It was a long afternoon, the Group 1 CF Orr Stakes being the feature race of the day,  scheduled to run at 4.55 pm, and the other must see Blue Diamond Preludes being scheduled as races 2 and 3, early in the afternoon.

I arrived at Caulfield in time to witness (and photograph) Race 1, the Big Screen Company Handicap run over 1400 metres.

Regardsmaree started as the short priced favourite and delivered in spades winning by 3¼ lengths from Mystery Shot and Imperial Lad.

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Regardsmaree burns up the straight to win Race 1

It was a day for favourites to win, with favoured runners taking out six of the nine races on the card.

Such was the case in Race 2, the first of the Blue Diamond Preludes, this one for fillies. Arcaded was the star performer, winning the Prelude by 2½ lengths from Scorched Earth  and Wolves.

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Arcaded sails past Scorched Earth as they race to the finishing post

The colts and geldings Blue Diamond Prelude was up next and General Beau, winner of the Blue Diamond Preview on Australia Day, was naturally the starting favourite. He prevailed narrowly, holding off a late challenge from Anamoe to win by a whisker. Jigsaw finished third a length behind the leading pair.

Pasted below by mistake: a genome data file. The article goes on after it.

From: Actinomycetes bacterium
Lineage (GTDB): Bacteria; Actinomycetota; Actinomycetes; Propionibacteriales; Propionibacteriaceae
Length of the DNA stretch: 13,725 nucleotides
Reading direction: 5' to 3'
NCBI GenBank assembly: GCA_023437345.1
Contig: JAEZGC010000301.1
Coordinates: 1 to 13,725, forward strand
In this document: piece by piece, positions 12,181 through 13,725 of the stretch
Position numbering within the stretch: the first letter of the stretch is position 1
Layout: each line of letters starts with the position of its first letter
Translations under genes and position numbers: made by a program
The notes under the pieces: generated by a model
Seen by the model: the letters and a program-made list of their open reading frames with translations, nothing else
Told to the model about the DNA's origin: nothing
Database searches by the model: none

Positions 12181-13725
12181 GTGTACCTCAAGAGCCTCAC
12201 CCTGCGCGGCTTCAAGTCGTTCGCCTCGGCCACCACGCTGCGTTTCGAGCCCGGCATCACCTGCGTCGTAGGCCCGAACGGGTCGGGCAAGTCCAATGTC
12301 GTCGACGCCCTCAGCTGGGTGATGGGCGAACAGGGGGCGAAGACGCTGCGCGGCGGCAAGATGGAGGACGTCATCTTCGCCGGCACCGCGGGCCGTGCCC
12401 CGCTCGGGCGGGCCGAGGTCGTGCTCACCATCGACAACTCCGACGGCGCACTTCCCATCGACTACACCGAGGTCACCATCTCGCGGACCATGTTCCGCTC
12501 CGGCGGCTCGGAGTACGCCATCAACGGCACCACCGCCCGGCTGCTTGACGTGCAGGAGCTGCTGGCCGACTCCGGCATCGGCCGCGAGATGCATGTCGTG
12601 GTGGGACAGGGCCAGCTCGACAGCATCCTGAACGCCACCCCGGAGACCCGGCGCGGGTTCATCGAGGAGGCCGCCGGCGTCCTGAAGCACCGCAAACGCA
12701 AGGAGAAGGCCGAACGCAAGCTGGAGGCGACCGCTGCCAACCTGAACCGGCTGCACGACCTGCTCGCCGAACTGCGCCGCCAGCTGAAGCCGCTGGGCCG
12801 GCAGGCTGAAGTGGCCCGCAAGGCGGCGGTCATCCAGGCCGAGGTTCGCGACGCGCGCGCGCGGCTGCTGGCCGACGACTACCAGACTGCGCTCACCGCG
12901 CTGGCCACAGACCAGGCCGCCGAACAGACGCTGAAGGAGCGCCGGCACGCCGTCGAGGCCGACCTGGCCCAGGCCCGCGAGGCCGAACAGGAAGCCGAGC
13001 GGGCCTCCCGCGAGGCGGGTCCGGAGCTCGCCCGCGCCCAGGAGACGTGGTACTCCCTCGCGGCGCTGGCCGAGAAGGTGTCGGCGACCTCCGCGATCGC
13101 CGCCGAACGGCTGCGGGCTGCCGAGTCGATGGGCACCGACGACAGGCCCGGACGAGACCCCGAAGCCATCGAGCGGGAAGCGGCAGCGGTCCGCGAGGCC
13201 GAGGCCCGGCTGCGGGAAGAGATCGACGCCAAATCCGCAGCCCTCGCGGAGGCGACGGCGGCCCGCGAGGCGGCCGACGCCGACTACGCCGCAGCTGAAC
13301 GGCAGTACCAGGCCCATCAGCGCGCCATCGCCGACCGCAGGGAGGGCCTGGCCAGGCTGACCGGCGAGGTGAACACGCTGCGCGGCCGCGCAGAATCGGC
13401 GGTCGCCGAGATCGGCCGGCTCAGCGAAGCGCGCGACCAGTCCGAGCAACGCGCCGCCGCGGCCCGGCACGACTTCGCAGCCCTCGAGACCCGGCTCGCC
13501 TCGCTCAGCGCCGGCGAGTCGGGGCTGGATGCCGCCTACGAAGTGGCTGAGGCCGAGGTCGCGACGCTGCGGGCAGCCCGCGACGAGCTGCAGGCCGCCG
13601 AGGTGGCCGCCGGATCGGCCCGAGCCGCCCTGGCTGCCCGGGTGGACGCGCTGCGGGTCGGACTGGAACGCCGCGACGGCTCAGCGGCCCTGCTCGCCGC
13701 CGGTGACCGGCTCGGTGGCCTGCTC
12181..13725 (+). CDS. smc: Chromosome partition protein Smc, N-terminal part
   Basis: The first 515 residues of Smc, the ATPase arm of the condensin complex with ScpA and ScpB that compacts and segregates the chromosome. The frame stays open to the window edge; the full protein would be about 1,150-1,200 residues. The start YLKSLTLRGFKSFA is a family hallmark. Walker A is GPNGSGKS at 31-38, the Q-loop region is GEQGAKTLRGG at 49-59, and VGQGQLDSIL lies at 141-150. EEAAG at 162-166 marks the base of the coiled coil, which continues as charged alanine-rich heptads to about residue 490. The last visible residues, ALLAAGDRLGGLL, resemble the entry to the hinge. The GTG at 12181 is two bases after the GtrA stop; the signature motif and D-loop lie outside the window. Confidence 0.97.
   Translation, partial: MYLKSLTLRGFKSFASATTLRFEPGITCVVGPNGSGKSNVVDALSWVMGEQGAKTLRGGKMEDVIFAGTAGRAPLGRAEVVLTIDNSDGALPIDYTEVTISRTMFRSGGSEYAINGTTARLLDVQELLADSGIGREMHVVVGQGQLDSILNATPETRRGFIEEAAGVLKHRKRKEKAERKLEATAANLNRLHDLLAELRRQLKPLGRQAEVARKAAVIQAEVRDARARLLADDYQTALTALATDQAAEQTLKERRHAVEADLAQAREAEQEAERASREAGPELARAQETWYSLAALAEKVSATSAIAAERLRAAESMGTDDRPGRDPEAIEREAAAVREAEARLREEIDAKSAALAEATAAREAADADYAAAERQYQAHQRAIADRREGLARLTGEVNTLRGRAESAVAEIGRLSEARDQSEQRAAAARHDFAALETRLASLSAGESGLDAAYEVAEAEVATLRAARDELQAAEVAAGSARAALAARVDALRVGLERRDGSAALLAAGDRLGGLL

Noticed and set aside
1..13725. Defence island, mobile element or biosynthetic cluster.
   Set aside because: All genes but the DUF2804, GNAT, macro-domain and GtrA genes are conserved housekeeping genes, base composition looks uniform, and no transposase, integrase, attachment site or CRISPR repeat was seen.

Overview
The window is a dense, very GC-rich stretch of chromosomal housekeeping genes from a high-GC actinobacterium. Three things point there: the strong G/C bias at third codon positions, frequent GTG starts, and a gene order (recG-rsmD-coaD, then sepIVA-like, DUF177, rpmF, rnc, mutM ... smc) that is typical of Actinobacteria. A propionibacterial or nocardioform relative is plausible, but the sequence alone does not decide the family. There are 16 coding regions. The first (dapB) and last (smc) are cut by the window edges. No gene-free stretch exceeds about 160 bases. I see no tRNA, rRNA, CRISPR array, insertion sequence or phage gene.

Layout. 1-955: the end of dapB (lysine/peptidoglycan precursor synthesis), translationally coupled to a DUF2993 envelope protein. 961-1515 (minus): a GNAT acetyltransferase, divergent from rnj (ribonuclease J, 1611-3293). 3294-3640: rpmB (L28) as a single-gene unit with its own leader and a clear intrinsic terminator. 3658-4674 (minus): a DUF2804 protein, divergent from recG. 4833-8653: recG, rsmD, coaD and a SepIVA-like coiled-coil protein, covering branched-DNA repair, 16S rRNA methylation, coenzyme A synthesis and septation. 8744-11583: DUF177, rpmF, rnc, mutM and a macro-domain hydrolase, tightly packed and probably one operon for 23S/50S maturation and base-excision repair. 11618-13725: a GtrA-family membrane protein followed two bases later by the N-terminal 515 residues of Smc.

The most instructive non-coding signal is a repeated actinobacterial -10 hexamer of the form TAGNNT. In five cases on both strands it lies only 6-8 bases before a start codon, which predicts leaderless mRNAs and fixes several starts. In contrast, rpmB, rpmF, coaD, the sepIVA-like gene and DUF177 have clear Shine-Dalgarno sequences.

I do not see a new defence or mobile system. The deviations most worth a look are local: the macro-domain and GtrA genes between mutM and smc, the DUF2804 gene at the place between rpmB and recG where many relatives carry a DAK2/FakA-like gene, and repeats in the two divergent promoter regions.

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General Beau  is overtaking Extreme Warrior (red silks) Anamoe is on the rail (blue silks) and Jigsaw is moving into the picture

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General Beau on his way to the barriers

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Race 4, the Group 2 Autumn Stakes for three year olds,  is run over 1400 metres. Amish Boy started as favourite, but he was unable to overtake 13/1 shot Poland who went on to win by a length. It’sourtime finished third.

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Poland burns up the straight to the finish line

La Mexicana was the warm favourite for Race 5, the Kevin Hayes Stakes, which is a Group 3 race for three year old fillies over 1200 metres.  She narrowly prevailed by a nose, after fighting out the finish with Malicorne and Pinkham.

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La Mexicana on the fence is challenged by Malicorne as they race up the straight

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Close finish – Malicorne & La Mexicana nose to nose

The afternoon was more than half over, but there were still two more races to run before the Orr Stakes.

The Group 3 TS Carlyon Cup is an interesting race run over 1600 metres and was won by Miss Siska last year, and one of the main contenders this year.  Race favourite Best of Days led from the start and prevailed to win by 1¾ lengths from Miss Siska with Nonconformist running third.